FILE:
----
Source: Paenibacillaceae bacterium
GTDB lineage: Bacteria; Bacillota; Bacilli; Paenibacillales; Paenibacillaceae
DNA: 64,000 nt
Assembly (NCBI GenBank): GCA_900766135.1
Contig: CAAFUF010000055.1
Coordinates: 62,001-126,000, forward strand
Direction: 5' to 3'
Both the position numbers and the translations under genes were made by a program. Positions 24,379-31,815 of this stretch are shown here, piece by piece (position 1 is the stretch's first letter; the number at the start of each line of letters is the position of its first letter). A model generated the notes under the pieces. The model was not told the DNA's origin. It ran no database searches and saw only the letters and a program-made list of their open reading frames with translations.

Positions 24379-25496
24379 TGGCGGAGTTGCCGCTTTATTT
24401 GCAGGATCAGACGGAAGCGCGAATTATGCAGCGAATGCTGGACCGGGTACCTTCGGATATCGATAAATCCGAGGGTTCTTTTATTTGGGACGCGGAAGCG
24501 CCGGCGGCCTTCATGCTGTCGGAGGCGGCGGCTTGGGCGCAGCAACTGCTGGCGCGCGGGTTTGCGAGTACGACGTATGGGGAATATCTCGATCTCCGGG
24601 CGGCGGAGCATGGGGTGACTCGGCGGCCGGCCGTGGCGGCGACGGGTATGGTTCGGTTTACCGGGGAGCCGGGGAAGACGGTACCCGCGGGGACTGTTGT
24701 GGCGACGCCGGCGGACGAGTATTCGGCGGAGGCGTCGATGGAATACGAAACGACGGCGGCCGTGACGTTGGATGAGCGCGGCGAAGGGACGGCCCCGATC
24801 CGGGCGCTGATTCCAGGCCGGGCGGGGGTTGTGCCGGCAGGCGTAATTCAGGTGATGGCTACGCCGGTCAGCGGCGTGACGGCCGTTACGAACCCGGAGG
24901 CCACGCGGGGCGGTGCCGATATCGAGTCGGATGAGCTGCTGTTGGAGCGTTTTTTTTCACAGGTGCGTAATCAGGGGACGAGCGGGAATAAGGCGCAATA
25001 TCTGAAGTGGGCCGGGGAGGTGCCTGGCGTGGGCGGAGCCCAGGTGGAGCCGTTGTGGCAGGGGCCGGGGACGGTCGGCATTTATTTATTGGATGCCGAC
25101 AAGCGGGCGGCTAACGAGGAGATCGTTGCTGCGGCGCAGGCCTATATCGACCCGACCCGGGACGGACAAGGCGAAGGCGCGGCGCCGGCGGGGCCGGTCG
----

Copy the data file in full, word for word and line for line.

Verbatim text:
Source: Paenibacillaceae bacterium
GTDB lineage: Bacteria; Bacillota; Bacilli; Paenibacillales; Paenibacillaceae
DNA: 64,000 nt
Assembly (NCBI GenBank): GCA_900766135.1
Contig: CAAFUF010000055.1
Coordinates: 62,001-126,000, forward strand
Direction: 5' to 3'
Both the position numbers and the translations under genes were made by a program. Positions 24,379-31,815 of this stretch are shown here, piece by piece (position 1 is the stretch's first letter; the number at the start of each line of letters is the position of its first letter). A model generated the notes under the pieces. The model was not told the DNA's origin. It ran no database searches and saw only the letters and a program-made list of their open reading frames with translations.

Positions 24379-25496
24379 TGGCGGAGTTGCCGCTTTATTT
24401 GCAGGATCAGACGGAAGCGCGAATTATGCAGCGAATGCTGGACCGGGTACCTTCGGATATCGATAAATCCGAGGGTTCTTTTATTTGGGACGCGGAAGCG
24501 CCGGCGGCCTTCATGCTGTCGGAGGCGGCGGCTTGGGCGCAGCAACTGCTGGCGCGCGGGTTTGCGAGTACGACGTATGGGGAATATCTCGATCTCCGGG
24601 CGGCGGAGCATGGGGTGACTCGGCGGCCGGCCGTGGCGGCGACGGGTATGGTTCGGTTTACCGGGGAGCCGGGGAAGACGGTACCCGCGGGGACTGTTGT
24701 GGCGACGCCGGCGGACGAGTATTCGGCGGAGGCGTCGATGGAATACGAAACGACGGCGGCCGTGACGTTGGATGAGCGCGGCGAAGGGACGGCCCCGATC
24801 CGGGCGCTGATTCCAGGCCGGGCGGGGGTTGTGCCGGCAGGCGTAATTCAGGTGATGGCTACGCCGGTCAGCGGCGTGACGGCCGTTACGAACCCGGAGG
24901 CCACGCGGGGCGGTGCCGATATCGAGTCGGATGAGCTGCTGTTGGAGCGTTTTTTTTCACAGGTGCGTAATCAGGGGACGAGCGGGAATAAGGCGCAATA
25001 TCTGAAGTGGGCCGGGGAGGTGCCTGGCGTGGGCGGAGCCCAGGTGGAGCCGTTGTGGCAGGGGCCGGGGACGGTCGGCATTTATTTATTGGATGCCGAC
25101 AAGCGGGCGGCTAACGAGGAGATCGTTGCTGCGGCGCAGGCCTATATCGACCCGACCCGGGACGGACAAGGCGAAGGCGCGGCGCCGGCGGGGCCGGTCG